Hyundai Motors India launched its fully electric SUV Kona in the Indian market on Tuesday at a price of Rs 25.3 lakh. S S Kim, MD and CEO, Hyundai India Limited, told The Indian Express that while the car will contribute in setting some electric vehicle culture in Indian market, lack of infrastructure is the biggest challenge. He also called for subsidy support for private customers from the government. Excerpts:
While car manufacturers in India are working on mass market electric vehicles why did you come up with Kona at this time?
Kona fits into a niche market segment in India and I don’t think there will be big demand for it. Kona’s introduction shows our belief and confidence about future. A full-fledged electrified vehicle can contribute in setting some electric vehicle culture in the market. We will have a top down approach and will bring our mass market electric car over the next few years. That would be the right time as by then infrastructure would have improved. It would be aligned to government strategies and policies.
Experience in other markets shows that when EVs were introduced, many customers had range anxiety and stress concerning charging stations. Kona might be great on that aspect as it can go up to 452 km.
What are the challenges for electric vehicles in India?
The biggest challenge is the lack of infrastructure. Also, in terms of pricing there needs to be some support from the government other than the proposed GST reduction and tax benefit for the customers. I say it because price might be a big burden for the customer. Kona is a full-fledged electric vehicle and the material cost would be more than 2 times higher than for normal internal combustion engine vehicle primarily because of the lithium ion battery.
How do you plan to address the charging infrastructure issue?
We are tying up with IOCL to set up DC charging stations, starting with one each in top four cities. With each car we are giving two chargers free of cost. One CCS Type II charger that can be put up at home or office and can charge 100 per cent in around 6 hours and the other a simple trickle charger.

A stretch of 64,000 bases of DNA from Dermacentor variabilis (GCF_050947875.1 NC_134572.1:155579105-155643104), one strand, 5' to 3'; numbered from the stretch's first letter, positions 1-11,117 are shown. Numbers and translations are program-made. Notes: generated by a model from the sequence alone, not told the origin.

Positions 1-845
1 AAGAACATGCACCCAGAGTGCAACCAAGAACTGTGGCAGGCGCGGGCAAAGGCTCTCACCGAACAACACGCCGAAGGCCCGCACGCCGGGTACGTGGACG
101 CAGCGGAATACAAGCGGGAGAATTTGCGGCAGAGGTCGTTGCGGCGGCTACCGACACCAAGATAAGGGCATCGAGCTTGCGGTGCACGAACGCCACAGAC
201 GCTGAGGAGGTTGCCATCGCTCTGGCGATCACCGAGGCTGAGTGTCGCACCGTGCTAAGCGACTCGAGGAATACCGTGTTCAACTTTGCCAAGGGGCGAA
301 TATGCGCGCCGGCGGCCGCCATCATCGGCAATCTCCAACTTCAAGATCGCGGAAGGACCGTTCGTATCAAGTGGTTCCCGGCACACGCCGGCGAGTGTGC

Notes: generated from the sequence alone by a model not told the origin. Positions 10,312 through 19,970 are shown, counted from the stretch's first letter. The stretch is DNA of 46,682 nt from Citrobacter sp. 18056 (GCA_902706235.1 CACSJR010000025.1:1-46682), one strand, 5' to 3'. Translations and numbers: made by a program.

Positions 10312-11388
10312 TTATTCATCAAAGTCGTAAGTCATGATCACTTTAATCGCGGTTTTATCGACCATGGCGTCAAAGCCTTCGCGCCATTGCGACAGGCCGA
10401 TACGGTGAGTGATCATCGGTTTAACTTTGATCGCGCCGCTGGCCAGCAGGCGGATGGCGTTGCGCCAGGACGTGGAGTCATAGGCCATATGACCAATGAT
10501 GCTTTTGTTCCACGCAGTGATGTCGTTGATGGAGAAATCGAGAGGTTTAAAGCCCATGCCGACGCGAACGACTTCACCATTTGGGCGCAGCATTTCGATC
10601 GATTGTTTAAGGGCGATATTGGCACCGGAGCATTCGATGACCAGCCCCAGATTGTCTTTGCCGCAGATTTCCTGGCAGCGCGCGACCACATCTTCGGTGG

Additionally, two fast chargers would be placed at showroom and workshops in around 10 cities where the car is sold. We are also providing roadside assistance where vehicle-to-vehicle charger would be provided if a car gets stranded somewhere.
What additional support do you want other than those provided in recent Budget announcements?
There is no subsidy from government side as it is there in some European and East Asian countries for customers. In South Korea and China, we have strong support for EV customers in the form of subsidy. Government support should be around 50 per cent of the cost of electric vehicle. However, such subsidy should not continue for a long period but for a period that gives industry some meaningful scale.
The battery raw material is a scarce resource, do you think it is dependable in the long run?
That’s true. Right now natural resource relating to battery is very limited and in some countries there is very strong competition in the battery industry. That’s one of the reason that there will be some challenge in the growth of EV market. But yes, alternatives are also being worked upon we may see fuel cell coming up etc. We will also localise our battery manufacturing and we plan to be much more competitive in terms of cost, quality and delivery.
How do you see the governments push for EVs?
The push for EVs is good. Personally, I feel that internal combustion engine vehicles can survive for few more decades. So future market situation will be kind of co-existence if IC, EVs, fuel cell cars and hybrids. While there are talks of full conversion to electric by 2030, 100 per cent electrification of total vehicles is not a possible scenario in the next decade. In the meantime I think that it is OEMs responsibility to improve the fuel efficiency and work on reducing emissions.